When Joyce was about 2-3 months pregnant with their first child (Ladene), everyone was notified that Camp Cooke was closing and they were transferred to Fort Lewis, Washington. Housing was very plentiful so they rented a little cottage at Tillicum. It was cheaper than renting a spot for the trailer. Because Joyce was pregnant, she could not get a job at Fort Lewis. They learned to be very frugal. They could live on $7 a week for food, or if they splurged, they could spend $10.

Their first child, Ladene was born on May 30, l953 at Madigan Army Hospital. Madigan had a new plan called "rooming in for new mothers." The total hospital bill was $12.25. Shortly after Ladene was born, the army got George's pay all messed up. Some auditor thought the Army had overpaid him while he was in Korea. Unfortunately, the records had been burned in Korea and it was difficult to correct the mistake.

Since the Army stopped George's pay while the Army straightened out its own mistake, when Ladene was a few months old, Joyce went to work as the secretary for the Post Dental Surgeon at Fort Lewis, Washington. Later the records were straightened out to the Wallace family's benefit, but it was another hard lesson on how lack of money affects a little family.

George got an honorable discharge in l954. He wanted to further his education so he returned to California and enrolled at Modesto Junior College. George worked at KMJ radio at the transmitter during the summer and Joyce worked at Wells Fargo Bank. With both of them working they were able to purchase a new black l955 DelRey Club Coupe Chevrolet for $1500 at 3 percent interest. They got such a good deal because Joyce worked for the bank and got a discount on interest.

George transferred to Fresno State College; Joyce worked at a local bank there. George graduated from college in January of l957 with a Bachelor's of Science degree in Applied Physics. He passed his boards and received his license as a professional Electrical Engineer. They moved to a suburb of Seattle and George worked for Boeing. Joyce was a stay-at-home mom to Ladene at almost 4 years of age.

In Seattle, the stake missionaries came and visited. George was baptized at the Renton Washington chapel in summer of l957. The chapel had a baptismal font in the back of the stage where they had a lid that opened up so that they could close the lid when they weren't doing baptisms and have a flat stage. Ladene thought for sure her Daddy would go down in the water and the men would shut the lid which was a great concern to her.

In the fall of l957 George decided to leave Boeing and move to Sacramento and work for Aerojet.

Reasonable housing was still scarce, so Ladene and Joyce stayed with her parents until some housing could be found. While they were staying at her parents, Joyce had visited some farm friends and the lady gave Ladene a fresh egg from a nest. The next day, Ladene came running and crying "Momma, Momma." She had decided to sit on the egg so it would hatch and of course, it broke on the sofa. Ladene was devastated but the mess was cleaned up and everyone had a good laugh!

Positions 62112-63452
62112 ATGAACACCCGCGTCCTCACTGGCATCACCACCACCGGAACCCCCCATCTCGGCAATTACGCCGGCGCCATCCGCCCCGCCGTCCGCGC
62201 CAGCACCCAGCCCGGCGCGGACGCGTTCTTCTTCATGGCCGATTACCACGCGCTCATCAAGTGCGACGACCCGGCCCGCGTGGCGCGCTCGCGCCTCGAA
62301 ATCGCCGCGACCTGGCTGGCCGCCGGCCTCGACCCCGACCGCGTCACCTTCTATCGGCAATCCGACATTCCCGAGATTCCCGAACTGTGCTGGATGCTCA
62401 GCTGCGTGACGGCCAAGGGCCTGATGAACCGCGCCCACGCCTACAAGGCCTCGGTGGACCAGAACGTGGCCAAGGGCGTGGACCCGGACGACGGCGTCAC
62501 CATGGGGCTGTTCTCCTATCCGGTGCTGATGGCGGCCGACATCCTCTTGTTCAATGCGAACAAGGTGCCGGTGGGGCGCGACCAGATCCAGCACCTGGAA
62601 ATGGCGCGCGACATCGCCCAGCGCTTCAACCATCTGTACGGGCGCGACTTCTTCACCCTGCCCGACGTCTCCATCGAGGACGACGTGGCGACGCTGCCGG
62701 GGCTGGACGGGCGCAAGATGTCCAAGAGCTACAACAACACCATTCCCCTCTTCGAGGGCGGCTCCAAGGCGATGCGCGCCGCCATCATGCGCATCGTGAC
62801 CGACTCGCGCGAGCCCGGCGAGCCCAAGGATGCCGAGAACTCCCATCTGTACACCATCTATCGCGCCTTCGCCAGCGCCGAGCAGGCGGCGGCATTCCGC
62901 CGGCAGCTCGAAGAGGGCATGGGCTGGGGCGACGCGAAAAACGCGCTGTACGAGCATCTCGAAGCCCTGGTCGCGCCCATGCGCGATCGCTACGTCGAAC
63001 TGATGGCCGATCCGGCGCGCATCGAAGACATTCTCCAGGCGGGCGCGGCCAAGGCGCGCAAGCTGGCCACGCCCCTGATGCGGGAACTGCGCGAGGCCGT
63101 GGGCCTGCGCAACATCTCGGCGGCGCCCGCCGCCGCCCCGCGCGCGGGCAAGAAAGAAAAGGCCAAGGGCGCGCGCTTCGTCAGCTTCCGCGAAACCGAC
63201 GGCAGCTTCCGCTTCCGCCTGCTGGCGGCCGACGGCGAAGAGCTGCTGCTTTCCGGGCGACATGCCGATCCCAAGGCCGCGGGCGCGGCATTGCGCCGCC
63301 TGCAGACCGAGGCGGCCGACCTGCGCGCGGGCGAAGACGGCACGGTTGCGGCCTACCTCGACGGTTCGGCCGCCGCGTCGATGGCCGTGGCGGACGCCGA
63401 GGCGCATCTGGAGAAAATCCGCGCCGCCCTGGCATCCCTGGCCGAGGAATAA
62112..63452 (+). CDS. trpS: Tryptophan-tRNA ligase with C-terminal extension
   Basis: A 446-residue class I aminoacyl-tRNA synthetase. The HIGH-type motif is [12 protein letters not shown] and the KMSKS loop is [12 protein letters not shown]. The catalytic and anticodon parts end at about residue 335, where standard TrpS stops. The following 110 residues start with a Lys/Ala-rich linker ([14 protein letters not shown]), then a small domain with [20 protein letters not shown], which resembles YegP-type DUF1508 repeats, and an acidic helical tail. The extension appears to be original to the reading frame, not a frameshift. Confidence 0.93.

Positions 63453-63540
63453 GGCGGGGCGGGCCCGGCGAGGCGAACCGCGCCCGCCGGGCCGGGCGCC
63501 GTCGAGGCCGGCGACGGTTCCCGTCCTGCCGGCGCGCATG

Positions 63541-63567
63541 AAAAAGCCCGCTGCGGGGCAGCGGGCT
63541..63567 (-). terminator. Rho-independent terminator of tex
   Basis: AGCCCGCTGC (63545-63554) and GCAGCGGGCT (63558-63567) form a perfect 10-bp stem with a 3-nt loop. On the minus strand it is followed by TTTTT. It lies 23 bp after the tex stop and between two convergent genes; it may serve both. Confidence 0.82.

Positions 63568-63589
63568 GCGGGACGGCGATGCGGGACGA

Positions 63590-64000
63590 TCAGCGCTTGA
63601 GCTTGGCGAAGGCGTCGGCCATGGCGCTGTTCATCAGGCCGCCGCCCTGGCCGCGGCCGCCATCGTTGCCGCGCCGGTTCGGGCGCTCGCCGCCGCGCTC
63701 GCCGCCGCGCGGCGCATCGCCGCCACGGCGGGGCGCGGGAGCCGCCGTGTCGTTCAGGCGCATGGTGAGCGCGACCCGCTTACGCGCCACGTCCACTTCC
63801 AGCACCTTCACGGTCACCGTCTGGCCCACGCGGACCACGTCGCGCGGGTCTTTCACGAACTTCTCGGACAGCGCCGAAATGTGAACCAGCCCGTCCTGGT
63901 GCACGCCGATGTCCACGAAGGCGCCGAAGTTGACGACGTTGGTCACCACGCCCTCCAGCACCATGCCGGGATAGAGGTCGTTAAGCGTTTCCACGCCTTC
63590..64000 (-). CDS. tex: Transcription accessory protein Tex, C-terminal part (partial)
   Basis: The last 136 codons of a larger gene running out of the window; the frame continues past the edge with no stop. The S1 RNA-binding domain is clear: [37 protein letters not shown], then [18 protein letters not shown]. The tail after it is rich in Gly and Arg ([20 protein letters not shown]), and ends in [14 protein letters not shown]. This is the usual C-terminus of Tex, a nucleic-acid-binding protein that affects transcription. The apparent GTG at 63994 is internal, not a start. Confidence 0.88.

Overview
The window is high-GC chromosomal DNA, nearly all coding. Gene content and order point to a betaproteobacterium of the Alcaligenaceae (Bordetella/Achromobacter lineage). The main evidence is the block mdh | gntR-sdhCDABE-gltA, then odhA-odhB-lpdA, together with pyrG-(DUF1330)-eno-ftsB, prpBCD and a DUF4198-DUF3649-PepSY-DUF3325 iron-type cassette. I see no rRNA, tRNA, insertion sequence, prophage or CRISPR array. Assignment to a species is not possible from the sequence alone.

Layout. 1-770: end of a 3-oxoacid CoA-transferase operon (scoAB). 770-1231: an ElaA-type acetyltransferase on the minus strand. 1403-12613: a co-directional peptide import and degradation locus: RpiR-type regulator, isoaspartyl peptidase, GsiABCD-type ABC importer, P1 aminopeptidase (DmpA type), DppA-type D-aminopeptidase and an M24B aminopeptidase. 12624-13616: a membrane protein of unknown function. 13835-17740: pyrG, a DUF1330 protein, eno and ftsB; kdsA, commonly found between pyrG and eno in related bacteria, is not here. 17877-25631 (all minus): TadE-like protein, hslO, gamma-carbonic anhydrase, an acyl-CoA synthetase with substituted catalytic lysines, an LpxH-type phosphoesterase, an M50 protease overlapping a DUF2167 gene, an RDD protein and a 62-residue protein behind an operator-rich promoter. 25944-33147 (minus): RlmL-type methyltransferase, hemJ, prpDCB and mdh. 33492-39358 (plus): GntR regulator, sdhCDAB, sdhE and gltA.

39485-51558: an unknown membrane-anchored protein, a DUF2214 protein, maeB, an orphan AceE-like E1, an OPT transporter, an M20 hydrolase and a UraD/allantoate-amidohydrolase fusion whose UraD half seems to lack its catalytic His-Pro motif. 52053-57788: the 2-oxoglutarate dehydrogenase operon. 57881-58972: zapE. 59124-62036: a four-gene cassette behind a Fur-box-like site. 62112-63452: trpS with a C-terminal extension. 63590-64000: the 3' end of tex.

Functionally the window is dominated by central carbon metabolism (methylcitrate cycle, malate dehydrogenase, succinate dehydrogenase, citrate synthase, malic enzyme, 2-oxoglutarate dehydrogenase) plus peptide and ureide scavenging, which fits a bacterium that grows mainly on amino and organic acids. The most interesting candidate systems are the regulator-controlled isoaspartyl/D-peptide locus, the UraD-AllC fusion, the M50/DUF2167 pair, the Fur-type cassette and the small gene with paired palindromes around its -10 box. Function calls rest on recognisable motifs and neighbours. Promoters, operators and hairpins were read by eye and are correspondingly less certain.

George found a little cottage out in the boonies in a terrible state. Since the rent was so modest, Joyce and George decided to rent the little cottage and clean it up. Joyce's mother helped her fumigate, paint and clean up and the Wallace family moved in as a little family. They had a lot of work to do even after the fumigation and painting were finished. They mowed the weeds, put planter boxes around and when they were finished burning the huge pile of debris, they had a very small and modest but very clean home. They were happy to be a little family together again.

When George's folks same to see them, George apologized that this was such a modest home. And George's mom said, "Oh, don't be worried about it, we have lived in worse than this." George's father piped up in a loud voice and said "WHERE?" There have been many laughs over that comment over the years!

George and Joyce later moved into a larger old farmhouse nearby to fit the growing family. The farmhouse was near the outskirts of Sacramento, California. It was at Mercy Hospital in Sacramento where the rest of the children were born: Andrea Maureen born in l957, a stillborn in l959, George Theodore l960, Winifred Lenora l962 and Bennett Leonard in l964. George and Joyce were married in the Los Angeles Temple in February of l963.

By living in the farmhouse, they were able to save money towards a new house and had a new house constructed in Fair Oaks, California, a suburb of Sacramento. Joyce had a visiting teacher that didn't really like to visit her in the old farm house, even though the house was clean and tidy. When she found out that the Wallace family was building a nice home in a nice area, she suddenly wanted to be Joyce's friend. This was a learning experience for Joyce. It is what you are, not where you live that counts, and people who act otherwise are not your friends.

The Wallace family finally moved into their first new home. One day the new Bishop called them and wanted to have them come visit him. George was working night shift, so Joyce went to talk with the Bishop to get acquainted.

When asked, Joyce said that her father had gone on a mission to Germany, and that a cousin was a stake President. Then the Bishop asked: "And what have you done for the Lord?" Joyce had to answer that other than teaching primary, she hadn't done much. This question rang through Joyce's mind many times in the years to come. She has concluded that it is not what others do or are, but what kind of person you are and what you do that counts with the Lord.